- You must disconnect the automatic garage door opener and have the door at a fully open position when adjusting side-mounted springs so that there is no tension on them.
- While at it, always consider making adjustments one hole at a time and testing the door for balance.
Adjusting the torsion spring—step by step
In contrast to side-mounted springs, torsion springs can be risky to adjust if you are not a professional. They require proper tools and expertise that you might lack. However, if you prefer to do the job on your own, here is the procedure to follow.
What you will need
- At least two torsion spring winding bars
- Work gloves
- Safety goggles
- Flathead screwdriver
- C-clamp (at least two)
Step 1: Locate the torsion spring
The first thing when installing the springs is typically to ensure you have the correct springs on. The chances are that the right springs are already installed, so your work is simply to locate them on the bar above your garage door.
Ensure the garage door is fully closed before you start making any adjustments to the torsion springs. The door must be closed when adjusting torsion springs to ensure tension on the springs.
Step 2: Clamp the door in place using a C-clamp
Start by wearing safety eyeglasses and work gloves to protect yourself from unanticipated accidents.
Place a C-clamp on each garage door track right above the top-most roller to prevent it from rocketing up while you work and potentially causing injury. Open the C-clamp and slide it onto the roller track, then tighten it as much as possible.
Do the same with another C-clamp on the track on the other side of the door.
Step 3: Insert a torsion spring winding bar into the adjustment collar of one spring.
Once you have chosen the side, to begin with, insert the tip of a winding bar into its adjustment collar (the metal fitting with a screw and holes at the end of the spring).
To carry out this exercise, you should have at least two torsion spring winding bars (the metal rods for adjusting the garage door torsion springs). You can always buy torsion spring winding bars on Amazon if you do not have a pair of solid metal rods that can fit the adjustment collar.
Step 4: Untighten the set screw in the spring’s adjustment collar.
There should be a flathead set screw in your garage door’s adjustment collar. Loosen this with a flathead screwdriver by rotating it counterclockwise until there is no more resistance. You want to ensure it is not resting against the garage door spring bar before you begin putting any turns on the spring.
Ensure the winding bar you inserted into one of the holes is securely in place to hold the spring before loosening the set screw. Be sure to insert the bar all the way in to secure the spring. Also, ensure you hold it in place while loosening the set screw.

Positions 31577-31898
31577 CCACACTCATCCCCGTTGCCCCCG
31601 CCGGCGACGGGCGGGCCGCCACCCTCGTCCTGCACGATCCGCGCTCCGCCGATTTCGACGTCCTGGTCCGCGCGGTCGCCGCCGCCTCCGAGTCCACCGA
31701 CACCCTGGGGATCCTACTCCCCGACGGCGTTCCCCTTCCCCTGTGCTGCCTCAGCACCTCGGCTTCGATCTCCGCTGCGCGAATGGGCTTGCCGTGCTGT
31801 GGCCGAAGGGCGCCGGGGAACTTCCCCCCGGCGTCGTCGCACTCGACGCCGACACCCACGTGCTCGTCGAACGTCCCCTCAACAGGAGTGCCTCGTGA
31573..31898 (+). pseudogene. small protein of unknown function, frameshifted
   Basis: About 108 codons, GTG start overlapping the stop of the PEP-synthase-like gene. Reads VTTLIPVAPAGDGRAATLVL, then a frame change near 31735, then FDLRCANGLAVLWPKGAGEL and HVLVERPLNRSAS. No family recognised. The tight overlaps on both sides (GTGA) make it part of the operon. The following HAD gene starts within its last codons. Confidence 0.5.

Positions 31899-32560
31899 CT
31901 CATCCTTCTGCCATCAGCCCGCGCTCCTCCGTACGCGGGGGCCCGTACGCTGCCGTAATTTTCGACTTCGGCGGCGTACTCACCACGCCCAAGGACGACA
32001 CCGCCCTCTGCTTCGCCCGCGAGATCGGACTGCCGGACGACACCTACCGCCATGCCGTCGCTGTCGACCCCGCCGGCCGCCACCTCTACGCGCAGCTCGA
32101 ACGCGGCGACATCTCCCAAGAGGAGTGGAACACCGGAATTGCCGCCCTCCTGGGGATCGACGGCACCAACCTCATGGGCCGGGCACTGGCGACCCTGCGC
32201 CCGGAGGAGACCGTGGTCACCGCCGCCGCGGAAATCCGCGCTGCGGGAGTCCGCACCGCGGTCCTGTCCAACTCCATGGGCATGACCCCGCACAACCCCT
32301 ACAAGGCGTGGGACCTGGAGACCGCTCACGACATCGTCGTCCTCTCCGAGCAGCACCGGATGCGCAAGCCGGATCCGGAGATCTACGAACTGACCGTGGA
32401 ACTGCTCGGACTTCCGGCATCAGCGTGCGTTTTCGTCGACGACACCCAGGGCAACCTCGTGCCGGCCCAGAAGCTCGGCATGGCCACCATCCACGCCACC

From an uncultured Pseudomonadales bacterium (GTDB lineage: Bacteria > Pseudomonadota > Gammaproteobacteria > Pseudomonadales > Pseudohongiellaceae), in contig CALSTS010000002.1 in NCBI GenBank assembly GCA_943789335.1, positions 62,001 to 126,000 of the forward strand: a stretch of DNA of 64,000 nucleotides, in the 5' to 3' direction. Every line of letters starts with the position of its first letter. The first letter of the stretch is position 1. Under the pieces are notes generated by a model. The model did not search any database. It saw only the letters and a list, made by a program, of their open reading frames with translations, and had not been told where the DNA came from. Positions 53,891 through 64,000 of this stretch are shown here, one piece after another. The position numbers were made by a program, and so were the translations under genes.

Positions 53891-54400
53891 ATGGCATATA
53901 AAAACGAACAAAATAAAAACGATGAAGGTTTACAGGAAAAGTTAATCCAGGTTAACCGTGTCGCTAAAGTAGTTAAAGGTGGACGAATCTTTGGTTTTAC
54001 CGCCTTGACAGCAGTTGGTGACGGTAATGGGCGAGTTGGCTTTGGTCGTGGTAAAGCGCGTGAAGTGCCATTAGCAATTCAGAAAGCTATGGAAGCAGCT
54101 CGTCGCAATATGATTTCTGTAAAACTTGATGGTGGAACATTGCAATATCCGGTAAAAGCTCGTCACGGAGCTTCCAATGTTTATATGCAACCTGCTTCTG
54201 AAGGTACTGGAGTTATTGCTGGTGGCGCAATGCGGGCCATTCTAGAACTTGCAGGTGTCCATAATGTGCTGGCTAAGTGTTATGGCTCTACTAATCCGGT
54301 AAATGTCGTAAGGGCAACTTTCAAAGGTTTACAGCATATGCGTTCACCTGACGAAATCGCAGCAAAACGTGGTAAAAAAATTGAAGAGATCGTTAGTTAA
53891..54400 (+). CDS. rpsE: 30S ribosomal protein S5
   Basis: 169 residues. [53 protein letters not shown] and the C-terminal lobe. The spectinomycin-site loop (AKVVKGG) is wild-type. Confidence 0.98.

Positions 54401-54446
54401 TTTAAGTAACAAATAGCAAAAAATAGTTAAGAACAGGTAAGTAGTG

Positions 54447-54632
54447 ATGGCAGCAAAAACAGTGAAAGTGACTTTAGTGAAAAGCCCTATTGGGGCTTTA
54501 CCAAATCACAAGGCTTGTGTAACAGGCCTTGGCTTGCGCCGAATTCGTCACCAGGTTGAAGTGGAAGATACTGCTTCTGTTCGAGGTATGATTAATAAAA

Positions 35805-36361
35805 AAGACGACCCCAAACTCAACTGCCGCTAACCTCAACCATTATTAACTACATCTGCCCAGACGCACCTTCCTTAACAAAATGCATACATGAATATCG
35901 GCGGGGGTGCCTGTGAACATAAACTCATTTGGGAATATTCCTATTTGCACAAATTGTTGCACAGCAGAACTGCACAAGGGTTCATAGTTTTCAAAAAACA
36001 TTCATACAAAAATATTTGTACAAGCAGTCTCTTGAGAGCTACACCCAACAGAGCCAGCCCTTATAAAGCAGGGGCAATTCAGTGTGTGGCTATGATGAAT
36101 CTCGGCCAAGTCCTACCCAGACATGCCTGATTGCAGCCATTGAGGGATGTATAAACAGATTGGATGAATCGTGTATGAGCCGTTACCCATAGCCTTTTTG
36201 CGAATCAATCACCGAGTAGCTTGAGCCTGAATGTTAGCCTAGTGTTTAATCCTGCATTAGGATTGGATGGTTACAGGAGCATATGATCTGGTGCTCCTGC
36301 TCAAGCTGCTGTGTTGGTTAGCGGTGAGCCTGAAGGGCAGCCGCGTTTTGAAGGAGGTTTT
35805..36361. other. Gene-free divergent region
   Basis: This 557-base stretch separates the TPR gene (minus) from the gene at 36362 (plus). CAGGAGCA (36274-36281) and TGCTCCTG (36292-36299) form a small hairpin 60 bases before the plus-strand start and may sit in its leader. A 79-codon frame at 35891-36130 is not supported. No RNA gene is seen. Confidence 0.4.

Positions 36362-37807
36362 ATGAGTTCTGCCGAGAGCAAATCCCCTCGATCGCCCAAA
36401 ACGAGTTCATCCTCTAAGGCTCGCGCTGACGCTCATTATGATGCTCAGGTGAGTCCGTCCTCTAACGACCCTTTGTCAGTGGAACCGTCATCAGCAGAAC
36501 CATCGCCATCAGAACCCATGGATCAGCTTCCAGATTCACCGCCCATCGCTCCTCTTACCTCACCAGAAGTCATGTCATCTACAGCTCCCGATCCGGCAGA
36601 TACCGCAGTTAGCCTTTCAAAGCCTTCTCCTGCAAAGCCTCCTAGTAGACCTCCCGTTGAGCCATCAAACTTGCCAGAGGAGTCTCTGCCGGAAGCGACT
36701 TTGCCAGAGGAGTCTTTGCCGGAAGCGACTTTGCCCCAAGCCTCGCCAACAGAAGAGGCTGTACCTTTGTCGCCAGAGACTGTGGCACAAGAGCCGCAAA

Step 5: Put or remove quarter turns on your spring to tighten or loosen it
If the door is opening on its own, remove a ¼ of a turn on the spring to loosen the tension. To do this, turn the torsion spring winding bar down by a quarter turn at a time to slightly decrease the tension on the spring.
If the door is closing on its own, add a ¼ of a turn on the spring to tighten the spring. To do this, use the winding bar to rotate the adjusting collar about ¼ of a turn upward.
Always add or remove only one or two ¼-turns at a time for safety reasons. Taking too many turns at a time can cause the door to do something unpredictable.
Step 6: Fasten the set screw in the adjustment collar.
Before removing the torsion spring winding bar, you need to return the set screw back in to hold the adjusted spring in place. So, keep the winding bar in place with your hand holding it firmly, then turn the set screw several times clockwise with a flathead screwdriver to tighten it.
Once the screw is tightened all the way in, you can gently remove the torsion spring winding bar.
Step 7: Repeat the entire procedure on the other spring.
You must adjust the other spring exactly the same way to finish balancing the door. If you added or removed two quarter turns, add or remove the same number of quarter turns on the remaining spring as well.
Step 8: Test the door to see if it is balanced.
The final step is to test and see if the imbalance is fixed. If the door still closes or opens on its own to indicate an imbalance, go follow the same procedure to make further adjustments—one ¼-turn at a time on each torsion spring.
How to Replace Garage Door Springs
Garage door springs play an instrumental role in closing and opening the door. As a result, the springs must always remain in top condition to eliminate inconveniences you and your family may experience while accessing your garage.
However, like other supportive systems, the torsion springs may break over time due to continuous usage, lack of maintenance, or age, failing to operate the door mechanism. You wouldn’t want to run a garage door with a dysfunctional spring as the door’s weight might fall on you or a family member and cause massive injury.
Getting a broken spring fixed may require the services of a professional. However, you can also do it yourself and save some bucks and time, otherwise spent looking for an expert.
If you have decided to do the replacements yourself, check whether the springs you have acquired for replacements are of the exact specifications and size as the one getting replaced. Recall that the springs support the whole garage door weight, and you should consult a professional when you feel uncomfortable.
Nevertheless, here is a guide on how to replace garage door springs.
- Socket wrench
- 2x winding rods